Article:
“None of this would've happened if you hadn't tried to take on a frickin' army!”
– Rocket Racoon
Given the disproportionate amount of my lifespan that I devote to Marvel & DC Comics and the films that spring out of them, it’s rare that a comic book based movie is released that I have no background on the characters and I’m going in to the film blind. The last time this happened with a superhero film was Spawn – and that was back in 1997.
But, such was the case with Guardians of the Galaxy. I’ve never read the title, never seen any of the characters. In fact, when the film was announced, it was literally a reaction of “the who of the what”? Since then, my curiosity has been piqued, but as Marvel haven’t published an “Essentials” volume for Guardians (trade paperback collections of the early issues – I’m hooked on them, it’s how I’ve painstakingly rebuilt and reacquired every superhero comic book I owned as a kid) I haven’t bothered reading any of the later graphic novels currently available – I don’t know where to start.
I had a notion, based on no research whatsoever, that the Guardians might be Marvel’s answer to DC’s Legion of Superheroes but naaaaaaaaaah, that was wrong. When I saw the trailer, I assumed that it was closer to perhaps The Last Starfighter and Battle Beyond the Stars, and actually, that was closer to it. So, for the time being, any disparity between the source material and the film aren’t covered here – the film is canon for now.
To give a perspective of how great a movie this is, let’s throw this out there: it’s the first time I have ever been to the cinema twice in just over a week to see the same movie, both times in 3D. Not that the 3D is particularly excellent – it’s still little more than a gimmick to me, but I figured I have the rest of my life to watch it in 2D when it’s released on DVD. Also, when I emerged, blinking from the first screening, I said that Guardians was the most sheer, unbridled fun I’d had watching a sci-fi movie since Star Wars. The second viewing reaffirmed that.
Yeah, those are big words indeed.
So, how does the Marvel Universe get all spacebound? What’s it all about? Does this tie in with the movies we’ve seen before? In other words, Who, what, when, where and why?
I guess that the best way to explain it is basically in that order.
Who? Well, the Guardians are a bunch of misfit petty criminals from various planets and backgrounds. Their leader is Peter Quill ( Chris Pratt) a petty thief, a human who was abducted by a bunch of space criminals at the age of around eight. He gives himself the grandiose name of Star Lord. Gamora (Zoe Salnada) is a green skinned warrior, adopted daughter of Thanos (the alien we saw briefly at the end of Avengers Assemble). Groot (Vin Diesel) is a bipedal walking tree, Drax (Dave Bautista) is the muscle of the group leaving last, but by no means least Rocket Racoon, a cynical and sarcastic talking racoon, as the weapons expert.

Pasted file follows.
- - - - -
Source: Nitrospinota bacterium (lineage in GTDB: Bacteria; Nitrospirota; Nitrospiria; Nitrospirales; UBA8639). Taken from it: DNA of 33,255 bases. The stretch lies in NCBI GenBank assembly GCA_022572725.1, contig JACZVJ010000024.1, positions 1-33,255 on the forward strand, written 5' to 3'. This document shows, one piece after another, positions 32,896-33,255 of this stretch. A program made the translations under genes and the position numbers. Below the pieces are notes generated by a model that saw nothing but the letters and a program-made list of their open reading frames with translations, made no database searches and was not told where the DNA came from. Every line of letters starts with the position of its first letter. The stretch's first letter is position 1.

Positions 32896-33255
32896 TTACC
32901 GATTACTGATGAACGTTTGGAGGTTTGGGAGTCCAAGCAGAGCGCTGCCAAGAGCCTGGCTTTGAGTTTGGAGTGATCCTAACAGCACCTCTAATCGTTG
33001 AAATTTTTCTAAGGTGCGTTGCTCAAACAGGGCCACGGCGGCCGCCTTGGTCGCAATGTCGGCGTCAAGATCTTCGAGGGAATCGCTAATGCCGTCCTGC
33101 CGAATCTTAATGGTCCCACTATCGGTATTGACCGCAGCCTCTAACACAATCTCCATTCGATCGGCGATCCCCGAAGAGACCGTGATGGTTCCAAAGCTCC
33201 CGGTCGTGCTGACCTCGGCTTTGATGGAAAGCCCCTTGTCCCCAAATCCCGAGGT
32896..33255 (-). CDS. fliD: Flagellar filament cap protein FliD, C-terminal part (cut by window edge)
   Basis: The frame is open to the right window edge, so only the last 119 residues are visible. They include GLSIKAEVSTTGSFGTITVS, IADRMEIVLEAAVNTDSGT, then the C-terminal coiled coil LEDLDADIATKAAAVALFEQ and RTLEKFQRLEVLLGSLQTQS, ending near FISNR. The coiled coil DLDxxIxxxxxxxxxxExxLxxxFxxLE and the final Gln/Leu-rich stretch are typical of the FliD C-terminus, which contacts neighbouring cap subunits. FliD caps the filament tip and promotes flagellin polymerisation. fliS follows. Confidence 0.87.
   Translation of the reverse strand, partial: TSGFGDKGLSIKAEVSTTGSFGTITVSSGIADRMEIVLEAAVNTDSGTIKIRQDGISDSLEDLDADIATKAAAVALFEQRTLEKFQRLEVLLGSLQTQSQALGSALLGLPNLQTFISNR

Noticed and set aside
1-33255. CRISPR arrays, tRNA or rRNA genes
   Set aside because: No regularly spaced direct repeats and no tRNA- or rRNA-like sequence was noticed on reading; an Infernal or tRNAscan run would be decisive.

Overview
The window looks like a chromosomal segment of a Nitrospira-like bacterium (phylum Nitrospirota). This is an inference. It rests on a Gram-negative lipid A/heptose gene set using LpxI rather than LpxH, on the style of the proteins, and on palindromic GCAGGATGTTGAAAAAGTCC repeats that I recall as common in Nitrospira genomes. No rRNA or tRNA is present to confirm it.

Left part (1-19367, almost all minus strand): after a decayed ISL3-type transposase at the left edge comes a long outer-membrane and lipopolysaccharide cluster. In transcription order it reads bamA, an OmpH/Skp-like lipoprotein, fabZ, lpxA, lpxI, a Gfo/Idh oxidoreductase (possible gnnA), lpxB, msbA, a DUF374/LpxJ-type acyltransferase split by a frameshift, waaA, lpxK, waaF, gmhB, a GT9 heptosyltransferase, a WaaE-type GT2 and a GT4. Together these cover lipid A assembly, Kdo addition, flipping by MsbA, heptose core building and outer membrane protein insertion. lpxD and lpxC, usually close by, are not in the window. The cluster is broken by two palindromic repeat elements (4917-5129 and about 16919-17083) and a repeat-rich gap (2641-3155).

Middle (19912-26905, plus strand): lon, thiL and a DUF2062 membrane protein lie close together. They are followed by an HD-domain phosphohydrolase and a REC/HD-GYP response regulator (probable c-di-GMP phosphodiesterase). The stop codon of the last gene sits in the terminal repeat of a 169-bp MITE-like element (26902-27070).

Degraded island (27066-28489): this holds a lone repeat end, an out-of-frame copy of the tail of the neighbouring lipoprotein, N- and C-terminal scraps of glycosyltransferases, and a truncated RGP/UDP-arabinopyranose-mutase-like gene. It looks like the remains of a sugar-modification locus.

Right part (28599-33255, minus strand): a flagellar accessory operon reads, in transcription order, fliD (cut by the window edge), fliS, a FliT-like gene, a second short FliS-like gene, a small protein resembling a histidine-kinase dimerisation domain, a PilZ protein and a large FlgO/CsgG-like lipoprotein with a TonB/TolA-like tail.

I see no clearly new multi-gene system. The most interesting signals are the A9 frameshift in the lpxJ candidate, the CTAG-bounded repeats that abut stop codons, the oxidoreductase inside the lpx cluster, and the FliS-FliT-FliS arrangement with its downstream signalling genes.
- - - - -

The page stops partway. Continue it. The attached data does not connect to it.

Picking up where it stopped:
What? They become embroiled in a plot to keep a mysterious orb from an alien genocidal warlord named Ronan the Accuser. Meanwhile the manhunt is further complicated by Quill’s employer Yondu (Michael Rooker) also wanting the orb, seeing that he had engaged Quill to steal it from him in the first place.
When? Present day, I guess. When in the Marvel movie universe? Just after Thor: The Dark World I’d say, because the sting at the end of that movie introduced us to The Collector (Benicio Del Toro) who plays a pivotal part here.
Where? Outer space, and various planets therein.
Why? Um…why not? Okay – I guess this should be “why watch it?” It certainly plays into the future Marvel universe movies. Thanos is pretty much acknowledged as being the main threat of the third Avengers film and seems to be following the Infinity Gauntlet storyline, collecting the Infinity Stones, which, when gathered together will give him ultimate power. It’s possible that as all these characters inhabit the same universe that the Guardians will ultimately cross paths with the Avengers somewhere down the line. Probably in that last film.
Things to watch out for – look at The Collector’s domain very carefully. You can see one of Thor: The Dark World’s Dark Elves in one of the display cases, as well as a Chitauri warrior (from Avengers Assemble) Marvel character Howard the Duck, a slug creature from director James Gunn’s earlier film Slither and I’m told (but haven’t yet confirmed) Beta Ray Bill – a horse faced alien from Marvel.
As I was waiting for the final sting (there are two, so be aware) I saw a credit for “Alf materials, courtesy of Alien Productions”. Whether Alf, the beloved alien from the TV series of the mid to late eighties is in the Collector’s domain or whether some items of memorabilia are briefly seen, I can’t say – but I’ll be watching out for it on the DVD.
Performances are strong, particularly from ex Doctor Who co-star Karen Gillan as Nebula, a blue skinned assassin, the other daughter of Thanos. The dialogue just sparkles with comedy one liners, the effects are awesome, especially the battle sequences. In short – the whole film delivers far more than could reasonably be expected. Move over Hulk, Thor, Iron Man and Captain America – the Marvel universe just got bigger, and improbably – even better.
The sequel can’t quite come along quickly enough.
Copyright © 2010 - 2014 Robin Pierce. All Rights reserved.